LAKE BUENA VISTA, Fla. – Iowa offensive tackle Brandon Scherff accepted the 69th Outland Trophy as the nation’s best interior lineman during The Home Depot College Football Awards on Thursday night at the Disney Boardwalk.
Scherff, a 6-5, 320-pound senior, became the fourth Hawkeye to win the Outland Trophy after Calvin Jones (1955), Alex Karras (1957) and Robert Gallery (2003). Only players from Nebraska (eight different ones, nine total) and Oklahoma (five) have won more Outland Trophies than Iowa, with Ohio State players also claiming four.
Also in the audience at the Dance Hall were Auburn center Russ Dismukes and Texas defensive tackle Malcom Brown, the other two 2014 Outland finalists. Former Pittsburgh offensive lineman and ESPN college football analyst Mark May, the 1980 Outland Trophy winner, made the on-stage presentation to Scherff, the fourth offensive tackle in the last five years to win the award.
Going into Iowa’s Taxslayer Bowl game against Tennessee on Jan. 2, Scherff has started 25 straight games for the Hawkeyes. In all he has played in 43 games and started 35 of them. He has been a strong leader in all four seasons that he has played in Iowa City. Iowa, 7-5, ranks 68th in scoring offense (28.3 ppg) and 66th in total offense (398.3 ypg). At left tackle, he has been rock solid this season for the Hawkeyes who have traditionally produced good offensive linemen.
“Brandon came back for his senior year with a mission to prove, and I think he has done that,” said Iowa head coach Kirk Ferentz, who was also the Hawkeyes’ head coach when Gallery claimed the honor. “From a leadership standpoint, having a guy play at an NFL level on a college playing field has been important to our football team. The toughness he brings, the attention to detail, the physical nature of his play, he’s pretty special. At the end of the day it is all on the tape. The tape doesn’t lie, he is the best.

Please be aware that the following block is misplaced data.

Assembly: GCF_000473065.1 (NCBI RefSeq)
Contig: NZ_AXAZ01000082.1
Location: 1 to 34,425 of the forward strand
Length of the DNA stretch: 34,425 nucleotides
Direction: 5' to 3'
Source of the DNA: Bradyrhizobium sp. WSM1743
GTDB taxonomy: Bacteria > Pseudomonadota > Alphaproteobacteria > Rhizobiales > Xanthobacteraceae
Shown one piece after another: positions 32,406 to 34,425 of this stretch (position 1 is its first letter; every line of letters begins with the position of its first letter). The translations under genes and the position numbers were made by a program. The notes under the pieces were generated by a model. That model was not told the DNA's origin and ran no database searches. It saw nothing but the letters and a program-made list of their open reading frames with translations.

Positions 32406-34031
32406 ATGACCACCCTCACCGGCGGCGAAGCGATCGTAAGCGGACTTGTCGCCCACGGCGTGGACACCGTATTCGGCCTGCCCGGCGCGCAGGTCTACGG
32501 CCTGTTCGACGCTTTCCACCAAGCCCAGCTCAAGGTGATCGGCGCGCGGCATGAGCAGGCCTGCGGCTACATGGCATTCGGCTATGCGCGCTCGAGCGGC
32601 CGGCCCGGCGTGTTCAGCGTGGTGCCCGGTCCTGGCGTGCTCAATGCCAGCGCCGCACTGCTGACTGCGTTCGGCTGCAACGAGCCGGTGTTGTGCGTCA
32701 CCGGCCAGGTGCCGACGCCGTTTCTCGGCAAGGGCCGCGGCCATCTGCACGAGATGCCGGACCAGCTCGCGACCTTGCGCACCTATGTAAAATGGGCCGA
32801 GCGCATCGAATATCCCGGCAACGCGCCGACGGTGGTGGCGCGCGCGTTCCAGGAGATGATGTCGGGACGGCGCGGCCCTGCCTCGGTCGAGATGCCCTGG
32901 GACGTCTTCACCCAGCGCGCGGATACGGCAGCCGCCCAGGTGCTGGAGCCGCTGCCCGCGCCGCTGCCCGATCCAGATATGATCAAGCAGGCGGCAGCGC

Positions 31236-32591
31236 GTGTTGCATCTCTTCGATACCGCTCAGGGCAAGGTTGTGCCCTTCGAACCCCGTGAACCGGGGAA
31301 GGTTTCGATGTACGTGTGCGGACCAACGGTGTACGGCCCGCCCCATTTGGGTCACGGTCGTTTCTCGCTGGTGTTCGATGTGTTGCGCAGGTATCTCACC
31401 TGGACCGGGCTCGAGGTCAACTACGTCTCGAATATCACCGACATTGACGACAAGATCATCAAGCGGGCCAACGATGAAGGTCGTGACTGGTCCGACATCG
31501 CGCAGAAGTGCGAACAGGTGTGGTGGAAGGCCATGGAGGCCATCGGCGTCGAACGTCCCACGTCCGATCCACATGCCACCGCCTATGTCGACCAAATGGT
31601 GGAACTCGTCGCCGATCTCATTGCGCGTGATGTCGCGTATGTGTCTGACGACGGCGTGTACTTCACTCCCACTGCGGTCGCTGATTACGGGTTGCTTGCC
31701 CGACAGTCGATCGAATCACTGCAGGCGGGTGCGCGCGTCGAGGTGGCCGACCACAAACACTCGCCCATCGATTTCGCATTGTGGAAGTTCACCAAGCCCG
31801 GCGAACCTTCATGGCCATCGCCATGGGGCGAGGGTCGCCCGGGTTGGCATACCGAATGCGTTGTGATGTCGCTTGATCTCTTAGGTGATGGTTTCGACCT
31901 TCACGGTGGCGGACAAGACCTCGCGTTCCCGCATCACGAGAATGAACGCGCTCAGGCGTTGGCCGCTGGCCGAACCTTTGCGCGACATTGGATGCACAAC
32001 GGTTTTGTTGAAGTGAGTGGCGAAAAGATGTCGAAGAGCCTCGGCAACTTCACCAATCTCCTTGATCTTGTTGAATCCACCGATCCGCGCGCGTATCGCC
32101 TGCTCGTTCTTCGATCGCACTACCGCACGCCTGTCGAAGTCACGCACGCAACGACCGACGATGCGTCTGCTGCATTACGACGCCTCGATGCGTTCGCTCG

“His enjoyment is evident in his approach and how he plays every day. The way he plays in every practice, in games, the way he prepares, the way he trains; if you don’t think this guy is enjoying himself, you’re probably not paying attention.”
Scherff, an all-sports star from Denison, Iowa, a town of a little more than 8,000 people in the western part of the state, actually played quarterback in the lower grades and at the beginning of his high school career. He finally switched to tight end midway through his junior year and then to the offensive line his senior season in preparation to go to Iowa.
“I didn’t come back for my senior year because of the Outland,” said Scherff, who notes that Denison is also the hometown of the late Academy Award-winning actress Donna Reed. “But I started thinking about it toward the end of the season.”
There’s a tie among Scherff, Gallery and also the 1987 Outland Trophy winner, Chad Hennings from Air Force. They are the only three native Iowans to win the Outland. And they have all been coached by Reese Morgan, the current defensive line coach at Iowa and Hennings’ former high school coach. Morgan recruited both Gallery and Scherff to Iowa and was previously the Hawkeyes’ offensive line coach.
“I’d say I have no regrets at all,” Scherff said of coming back for his senior season. “I play smarter, faster. And obviously you get more time to study film and just go out and play football.”
The Outland Trophy, which has been awarded annually by the FWAA since 1946, is named after the late John Outland, an All-America lineman at Pennsylvania in the late 1800s. It is the third oldest player award in major-college football behind the Heisman Trophy and Maxwell Award.
For the 18th consecutive year, the presentation of the Outland Trophy will occur in Omaha on Jan. 15, 2015, at a banquet sponsored by the Greater Omaha Sports Committee. At the same banquet, Notre Dame’s Ross Browner, the 1976 winner, will receive an Outland Trophy. The Downtown Omaha Rotary Club has provided trophies to Outland winners prior to 1988, the year the FWAA began giving out the trophy.
The first Tom Osborne Legacy Award will also be presented at the dinner. Osborne, the legendary former Nebraska coach, will hand the award off to Milt Tenopir, who coached six Outland winners with the Cornhuskers. The Osborne Legacy Award will recognize a coach or player who made contributions to the Outland Trophy or interior line play in college football; or a former lineman who made great contributions to the game through charity or community work.